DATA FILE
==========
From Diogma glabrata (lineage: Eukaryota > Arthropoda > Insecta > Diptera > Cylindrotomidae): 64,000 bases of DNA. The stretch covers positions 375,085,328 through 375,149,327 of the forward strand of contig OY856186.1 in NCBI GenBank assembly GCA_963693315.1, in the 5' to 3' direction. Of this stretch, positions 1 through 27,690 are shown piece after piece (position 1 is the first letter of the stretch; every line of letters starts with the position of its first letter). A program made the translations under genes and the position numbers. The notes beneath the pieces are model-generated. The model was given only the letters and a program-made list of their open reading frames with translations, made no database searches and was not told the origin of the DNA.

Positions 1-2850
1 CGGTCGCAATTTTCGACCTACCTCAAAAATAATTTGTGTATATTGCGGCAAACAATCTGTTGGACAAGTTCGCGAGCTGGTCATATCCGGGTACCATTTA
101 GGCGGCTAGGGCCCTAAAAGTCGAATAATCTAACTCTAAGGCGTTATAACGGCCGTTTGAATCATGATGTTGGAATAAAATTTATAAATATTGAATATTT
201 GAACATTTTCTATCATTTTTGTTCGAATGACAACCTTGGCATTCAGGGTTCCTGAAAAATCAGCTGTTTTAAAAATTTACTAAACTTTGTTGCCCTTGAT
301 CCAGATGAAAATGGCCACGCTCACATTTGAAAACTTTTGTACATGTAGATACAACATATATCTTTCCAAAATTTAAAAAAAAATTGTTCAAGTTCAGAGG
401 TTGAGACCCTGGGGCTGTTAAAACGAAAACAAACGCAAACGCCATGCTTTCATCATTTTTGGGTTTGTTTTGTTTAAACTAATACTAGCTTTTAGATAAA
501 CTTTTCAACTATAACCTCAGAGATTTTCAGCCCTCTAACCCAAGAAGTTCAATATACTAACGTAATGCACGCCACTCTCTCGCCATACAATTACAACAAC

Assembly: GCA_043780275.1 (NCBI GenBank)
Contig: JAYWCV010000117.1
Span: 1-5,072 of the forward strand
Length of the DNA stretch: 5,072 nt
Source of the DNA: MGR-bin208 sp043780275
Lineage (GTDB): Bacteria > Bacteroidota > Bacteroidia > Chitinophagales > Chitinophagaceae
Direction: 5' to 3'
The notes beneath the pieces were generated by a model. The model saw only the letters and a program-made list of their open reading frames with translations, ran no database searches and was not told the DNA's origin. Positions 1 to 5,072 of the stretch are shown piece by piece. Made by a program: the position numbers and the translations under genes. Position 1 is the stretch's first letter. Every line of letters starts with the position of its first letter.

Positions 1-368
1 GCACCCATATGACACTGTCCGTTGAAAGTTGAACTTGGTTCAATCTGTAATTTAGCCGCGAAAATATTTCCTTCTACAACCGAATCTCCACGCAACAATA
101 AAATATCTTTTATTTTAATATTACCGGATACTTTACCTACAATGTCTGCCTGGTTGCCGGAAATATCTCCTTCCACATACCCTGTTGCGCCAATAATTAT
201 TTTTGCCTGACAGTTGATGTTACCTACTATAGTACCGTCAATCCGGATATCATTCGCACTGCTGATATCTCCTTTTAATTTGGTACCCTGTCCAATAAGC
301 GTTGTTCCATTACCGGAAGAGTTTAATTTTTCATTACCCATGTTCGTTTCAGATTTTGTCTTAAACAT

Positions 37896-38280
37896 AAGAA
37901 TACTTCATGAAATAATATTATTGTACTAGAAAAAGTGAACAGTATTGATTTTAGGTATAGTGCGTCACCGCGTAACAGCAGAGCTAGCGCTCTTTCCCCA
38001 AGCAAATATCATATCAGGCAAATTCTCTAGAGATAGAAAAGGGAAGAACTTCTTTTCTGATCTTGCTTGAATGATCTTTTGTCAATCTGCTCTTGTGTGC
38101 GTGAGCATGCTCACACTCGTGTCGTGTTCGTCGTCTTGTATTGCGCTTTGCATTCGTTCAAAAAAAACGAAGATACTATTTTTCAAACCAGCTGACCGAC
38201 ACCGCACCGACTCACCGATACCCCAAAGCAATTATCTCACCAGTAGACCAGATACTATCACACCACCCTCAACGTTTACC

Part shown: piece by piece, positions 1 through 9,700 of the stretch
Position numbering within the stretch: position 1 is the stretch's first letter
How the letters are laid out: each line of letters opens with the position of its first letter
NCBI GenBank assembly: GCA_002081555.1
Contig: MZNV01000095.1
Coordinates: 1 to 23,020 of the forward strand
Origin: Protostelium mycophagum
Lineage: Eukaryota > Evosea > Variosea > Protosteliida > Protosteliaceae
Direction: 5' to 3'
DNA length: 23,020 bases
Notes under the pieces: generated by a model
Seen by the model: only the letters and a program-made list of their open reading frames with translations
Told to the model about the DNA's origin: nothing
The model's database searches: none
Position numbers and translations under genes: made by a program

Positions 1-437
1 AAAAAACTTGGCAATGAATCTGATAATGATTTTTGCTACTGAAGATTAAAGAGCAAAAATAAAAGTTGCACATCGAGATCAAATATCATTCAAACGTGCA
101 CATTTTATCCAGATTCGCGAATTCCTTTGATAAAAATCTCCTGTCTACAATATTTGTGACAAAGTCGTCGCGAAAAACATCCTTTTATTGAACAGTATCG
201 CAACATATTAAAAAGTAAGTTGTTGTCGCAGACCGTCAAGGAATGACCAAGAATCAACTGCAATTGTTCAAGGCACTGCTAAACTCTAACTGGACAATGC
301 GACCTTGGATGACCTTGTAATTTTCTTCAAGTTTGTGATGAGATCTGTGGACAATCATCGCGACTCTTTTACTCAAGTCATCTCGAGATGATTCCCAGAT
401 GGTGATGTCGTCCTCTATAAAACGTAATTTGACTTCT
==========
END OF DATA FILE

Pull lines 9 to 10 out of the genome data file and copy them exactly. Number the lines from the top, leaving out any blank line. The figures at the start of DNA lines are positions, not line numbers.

Assembly: GCA_043780275.1 (NCBI GenBank)
Contig: JAYWCV010000117.1